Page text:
Although Sunday is one of the top three trading days for Sainsbury's, the supermarket giant's chiefs believe the benefits of extra sales from additional opening hours may not outweigh the extra costs it would have to absorb from staffing, distribution and its supply chain.
Sainsbury's stance is in marked contrast to other retail big guns such as Tesco, Asda, Ikea and B&Q - all of which have been lobbying hard for opening hours to be extended.
A Sainsbury's spokeswoman said: 'We are not part of this current group of retailers looking for opening hours to be relaxed. Our customers tell us they are happy with our opening hours and we have not had any demand to change them.'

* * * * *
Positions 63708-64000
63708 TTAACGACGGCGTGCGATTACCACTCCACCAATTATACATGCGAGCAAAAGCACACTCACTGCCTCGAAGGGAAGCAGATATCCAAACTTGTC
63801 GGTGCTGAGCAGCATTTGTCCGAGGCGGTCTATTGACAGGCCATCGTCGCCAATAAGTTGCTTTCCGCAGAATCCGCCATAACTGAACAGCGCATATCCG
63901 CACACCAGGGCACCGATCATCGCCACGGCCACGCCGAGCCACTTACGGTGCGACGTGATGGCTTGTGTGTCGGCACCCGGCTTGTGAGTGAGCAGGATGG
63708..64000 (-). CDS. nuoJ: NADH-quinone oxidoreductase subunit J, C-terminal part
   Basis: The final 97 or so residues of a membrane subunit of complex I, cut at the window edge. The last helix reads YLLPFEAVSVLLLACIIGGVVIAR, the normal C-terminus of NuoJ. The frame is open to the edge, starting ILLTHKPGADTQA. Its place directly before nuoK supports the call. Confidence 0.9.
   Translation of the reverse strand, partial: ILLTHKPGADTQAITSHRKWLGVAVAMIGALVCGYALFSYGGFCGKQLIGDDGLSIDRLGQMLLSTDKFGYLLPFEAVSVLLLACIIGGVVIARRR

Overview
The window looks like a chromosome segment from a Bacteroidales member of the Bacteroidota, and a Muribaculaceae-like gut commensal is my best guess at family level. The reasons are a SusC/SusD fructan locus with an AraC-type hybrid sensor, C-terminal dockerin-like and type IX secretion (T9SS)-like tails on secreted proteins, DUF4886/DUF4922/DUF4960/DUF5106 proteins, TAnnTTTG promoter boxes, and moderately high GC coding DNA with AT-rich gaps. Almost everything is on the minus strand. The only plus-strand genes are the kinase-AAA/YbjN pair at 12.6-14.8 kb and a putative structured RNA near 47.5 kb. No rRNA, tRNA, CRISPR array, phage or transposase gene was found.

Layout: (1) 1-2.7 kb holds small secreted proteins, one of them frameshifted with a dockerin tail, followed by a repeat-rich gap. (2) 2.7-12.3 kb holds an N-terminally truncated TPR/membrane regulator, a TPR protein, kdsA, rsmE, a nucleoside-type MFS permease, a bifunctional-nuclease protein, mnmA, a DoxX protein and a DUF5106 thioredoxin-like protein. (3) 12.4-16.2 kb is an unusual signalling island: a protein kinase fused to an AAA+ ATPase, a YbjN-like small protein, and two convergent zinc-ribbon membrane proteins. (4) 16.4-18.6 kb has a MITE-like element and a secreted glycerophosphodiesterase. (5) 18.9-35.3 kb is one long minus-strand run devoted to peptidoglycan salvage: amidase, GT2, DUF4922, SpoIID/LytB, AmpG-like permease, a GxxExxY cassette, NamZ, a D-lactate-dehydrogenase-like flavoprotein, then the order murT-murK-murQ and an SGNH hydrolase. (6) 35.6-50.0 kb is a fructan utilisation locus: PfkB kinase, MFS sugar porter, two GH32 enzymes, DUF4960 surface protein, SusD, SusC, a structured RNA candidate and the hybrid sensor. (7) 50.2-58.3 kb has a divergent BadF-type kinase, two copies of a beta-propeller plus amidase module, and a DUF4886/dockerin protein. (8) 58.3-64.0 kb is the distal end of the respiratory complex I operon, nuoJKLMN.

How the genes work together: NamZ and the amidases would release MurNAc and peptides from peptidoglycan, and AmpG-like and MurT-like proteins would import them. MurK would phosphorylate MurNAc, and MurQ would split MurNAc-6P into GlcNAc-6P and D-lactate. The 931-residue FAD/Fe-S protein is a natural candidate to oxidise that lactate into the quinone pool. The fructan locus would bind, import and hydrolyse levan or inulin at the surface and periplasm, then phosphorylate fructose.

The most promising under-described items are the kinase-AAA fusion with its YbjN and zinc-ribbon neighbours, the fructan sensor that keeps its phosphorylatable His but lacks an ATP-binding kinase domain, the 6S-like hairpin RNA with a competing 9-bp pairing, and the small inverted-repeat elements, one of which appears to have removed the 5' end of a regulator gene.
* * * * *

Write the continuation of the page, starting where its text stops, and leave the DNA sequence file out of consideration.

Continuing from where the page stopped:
Sainsbury's, led by Justin King, pays shopfloor staff an extra flat rate per hour on Sundays and extended hours would impose a further financial burden.
A Sainsbury's checkout assistant earning£5.39 an hour during the week receives£7.92 an hour on Sundays.
The existing Sunday trading laws, introduced in 1994, allow stores of more than 3,000 sq ft (280 sq m) to open for up to six hours. However, earlier this month trade and industry secretary Alan Johnson asked the DTI to look into the benefits of relaxing Sunday trading laws, following pressure from lobby group Deregulate. Its chairman David Ramsden, one of the original co-ordinators of the Sunday shopping campaign in the early 1990s, is leading calls for opening hours to be extended.
Shopworkers' union Usdaw and the Association of Convenience Stores both oppose relaxation of the existing Sunday trading hours.